Policy Summary


Energy Efficiency and the Smart Grid

Integrating communications technologies into the electricity grid to improve performance and reduce energy use

What is a Smart Grid?

The smart grid is a system of interconnected technologies that enable two-way communications between different parts of the electric power system, from generation through to the appliances that consume electricity.1 It includes:

  • Sensors along the transmission and distribution system to allow grid operators to know the condition of the grid in any given location.
  • Smart meters, also called “advanced metering infrastructure” (AMI) in homes and businesses that can automatically measure and report electricity usage throughout the day.
  • Appliances that can respond to signals from grid operators or their owners in response to events on the grid.

This system of communication gives grid operators to have a greater awareness of the condition of the electrical grid at any given location, compared with current, largely analog, systems. It also allows consumers the opportunity to have a better understanding of their own energy use – potentially down to individual appliances’ consumption.

Energy Efficiency and Smart Grids

Smart grid and AMI systems can help grid operators run the electrical grid more efficiently.

These systems also help consumers better understand their own energy use, which in turn allows consumers to identify energy saving opportunities.

Smart grid and AMI systems also could open up opportunities for energy management companies, hired by consumers, to use data from consumers’ smart meters to identify opportunities for energy savings or to measure the success of energy savings measures after they are undertaken.

For utilities, a better understanding of the electrical grid's status at a second-by-second level allows the grid to be operated at much tighter tolerances, resulting in greater efficiencies and reliability.

Elements of a Smart Grid

Elements of a Smart Grid

Demand Response

Smart grid technologies also have the capacity to allow for reductions in electricity use targeted at times when demand is highest. Called demand response, these peak reductions can reduce the strain placed on the electrical grid and reduce the need for high-cost generation resources.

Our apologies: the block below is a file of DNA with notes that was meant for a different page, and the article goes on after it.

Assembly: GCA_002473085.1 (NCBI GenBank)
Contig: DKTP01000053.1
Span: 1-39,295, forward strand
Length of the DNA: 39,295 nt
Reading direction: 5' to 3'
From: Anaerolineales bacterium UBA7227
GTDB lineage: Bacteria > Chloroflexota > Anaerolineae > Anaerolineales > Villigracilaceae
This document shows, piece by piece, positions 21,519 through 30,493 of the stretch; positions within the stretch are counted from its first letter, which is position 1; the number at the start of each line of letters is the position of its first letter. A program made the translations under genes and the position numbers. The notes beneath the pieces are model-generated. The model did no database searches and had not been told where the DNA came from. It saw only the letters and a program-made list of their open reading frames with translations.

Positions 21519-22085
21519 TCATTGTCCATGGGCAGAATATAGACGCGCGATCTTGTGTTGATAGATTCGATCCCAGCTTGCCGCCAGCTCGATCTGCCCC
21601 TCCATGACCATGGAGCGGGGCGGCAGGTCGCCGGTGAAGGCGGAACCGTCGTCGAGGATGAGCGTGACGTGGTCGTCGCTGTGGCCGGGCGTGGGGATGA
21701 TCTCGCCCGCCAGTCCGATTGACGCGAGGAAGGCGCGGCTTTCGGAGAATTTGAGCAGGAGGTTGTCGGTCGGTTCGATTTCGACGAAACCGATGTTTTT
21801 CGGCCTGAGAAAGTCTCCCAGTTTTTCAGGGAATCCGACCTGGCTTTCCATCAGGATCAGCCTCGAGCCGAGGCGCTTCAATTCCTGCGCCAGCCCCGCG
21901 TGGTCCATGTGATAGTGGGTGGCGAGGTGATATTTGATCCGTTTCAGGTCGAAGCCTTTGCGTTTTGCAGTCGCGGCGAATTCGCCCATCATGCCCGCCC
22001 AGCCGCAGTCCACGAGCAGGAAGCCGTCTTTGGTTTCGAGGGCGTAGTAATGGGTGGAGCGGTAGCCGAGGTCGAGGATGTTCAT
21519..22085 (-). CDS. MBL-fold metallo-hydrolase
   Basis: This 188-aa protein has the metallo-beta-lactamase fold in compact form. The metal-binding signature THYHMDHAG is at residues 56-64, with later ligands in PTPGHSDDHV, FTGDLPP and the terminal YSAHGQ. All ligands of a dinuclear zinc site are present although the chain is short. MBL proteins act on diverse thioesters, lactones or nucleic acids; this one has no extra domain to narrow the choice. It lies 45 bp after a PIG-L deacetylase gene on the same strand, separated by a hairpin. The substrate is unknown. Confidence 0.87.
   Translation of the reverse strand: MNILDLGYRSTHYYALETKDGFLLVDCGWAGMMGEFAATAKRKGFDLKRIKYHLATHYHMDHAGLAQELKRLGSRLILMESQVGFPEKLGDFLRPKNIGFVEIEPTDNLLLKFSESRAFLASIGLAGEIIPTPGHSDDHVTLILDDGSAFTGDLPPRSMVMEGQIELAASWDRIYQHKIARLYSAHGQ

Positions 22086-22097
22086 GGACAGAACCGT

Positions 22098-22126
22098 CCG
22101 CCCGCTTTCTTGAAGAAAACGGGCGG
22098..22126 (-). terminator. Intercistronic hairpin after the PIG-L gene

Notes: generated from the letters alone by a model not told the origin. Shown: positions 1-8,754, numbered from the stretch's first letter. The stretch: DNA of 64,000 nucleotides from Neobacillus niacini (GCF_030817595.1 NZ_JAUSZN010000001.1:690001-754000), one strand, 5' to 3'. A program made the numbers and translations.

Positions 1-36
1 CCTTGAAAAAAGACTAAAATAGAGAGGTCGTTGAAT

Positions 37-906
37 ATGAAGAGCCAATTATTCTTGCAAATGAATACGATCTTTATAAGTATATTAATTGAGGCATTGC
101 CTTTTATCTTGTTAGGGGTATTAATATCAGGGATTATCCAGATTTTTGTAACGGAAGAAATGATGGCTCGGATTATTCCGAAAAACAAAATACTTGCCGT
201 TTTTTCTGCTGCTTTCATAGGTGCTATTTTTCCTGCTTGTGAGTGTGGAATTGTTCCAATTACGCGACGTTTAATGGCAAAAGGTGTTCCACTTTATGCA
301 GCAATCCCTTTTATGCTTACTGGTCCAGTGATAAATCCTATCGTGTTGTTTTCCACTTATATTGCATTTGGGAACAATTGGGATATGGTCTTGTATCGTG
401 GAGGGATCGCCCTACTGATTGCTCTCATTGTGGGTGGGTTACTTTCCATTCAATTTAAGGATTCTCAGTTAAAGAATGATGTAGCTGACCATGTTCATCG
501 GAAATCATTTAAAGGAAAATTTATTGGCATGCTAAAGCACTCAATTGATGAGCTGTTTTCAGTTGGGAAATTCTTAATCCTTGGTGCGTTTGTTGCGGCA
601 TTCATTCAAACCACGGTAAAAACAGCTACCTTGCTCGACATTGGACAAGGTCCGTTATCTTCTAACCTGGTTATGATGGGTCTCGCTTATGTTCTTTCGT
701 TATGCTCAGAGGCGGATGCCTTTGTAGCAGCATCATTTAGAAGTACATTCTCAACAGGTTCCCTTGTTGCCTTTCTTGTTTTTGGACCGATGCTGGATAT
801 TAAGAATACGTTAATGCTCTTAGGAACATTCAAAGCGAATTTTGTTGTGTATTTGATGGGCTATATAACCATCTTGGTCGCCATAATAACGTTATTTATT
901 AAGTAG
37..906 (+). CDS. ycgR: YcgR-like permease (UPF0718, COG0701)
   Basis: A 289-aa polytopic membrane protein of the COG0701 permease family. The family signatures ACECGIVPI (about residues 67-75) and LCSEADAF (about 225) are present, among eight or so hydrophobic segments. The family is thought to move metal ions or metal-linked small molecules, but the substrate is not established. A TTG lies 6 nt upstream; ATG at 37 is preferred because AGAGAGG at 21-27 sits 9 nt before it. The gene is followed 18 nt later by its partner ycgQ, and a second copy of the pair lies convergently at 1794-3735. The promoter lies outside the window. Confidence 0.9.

For example, during demand response events, a business could curtail its operations to reduce its energy use. Certain equipment activities could be postponed or curtailed – for example, ice production for cooling needs could be shifted to off-peak periods. Consumers participating in demand response activities are compensated for the service.

While demand response programs currently exist in many areas without smart grid systems, having a smart grid and appliances that can respond to signals from a utility can allow for greater process automation. Consumers do not have to take an action each time a utility calls for demand response activities; the utility can simply send a signal to smart-capable appliances that take action based on pre-programmed consumer preferences.

Demand response and the shifting of peak loads can reduce overall energy use (e.g. dimming lights slightly at one time does not encourage people to set them even brighter at other times) but it does not necessarily do so (e.g. turning down an air conditioner may mean it runs harder before or after a demand response event).

Challenges to Efficiency and Smart Grid Systems

The technological feasibility of the benefits made possible by the smart grid does not guarantee that these benefits will be realized. Utilities implementing smart grid and smart meter programs must design them to work within their infrastructure. Where the utilities cannot identify a business case for doing so, they might make only a portion of the smart grid’s features available to their consumers.

Technical challenges still exist as well; for example, utilities must manage vast amounts of new data to measure consumer energy use at short intervals and make it available in a useful and timely fashion. Without concerted effort to generate consumer value in smart grid technologies, smart meters may simply become a means to reduce meter reading costs.

Action in Congress

The Electric Consumer Right to Know Act (e-KNOW Act, S. 1029) was proposed in the 112th Congress by Sens. Udall (D-Colo.) and Brown (R-Mass.). It would require that utilities provide energy use data to consumers – particularly data generated by smart meters. Similar legislation was proposed during the 111th Congress by Rep. Markey (H.R. 4860) and by Sen. Udall (S. 3487).

E-KNOW would also allow customers to give third parties access to their consumption data. This would allow third-party energy management services to process and reinterpret data from smart meters and to program smart appliances for consumers. Such services could simplify smart meters’ use, create the potential for greater energy savings, and allow for an aggregation of savings for load management.


1 Though less often a topic of public discussion, and less common than electrical smart meters, smart meters for gas and water also exist.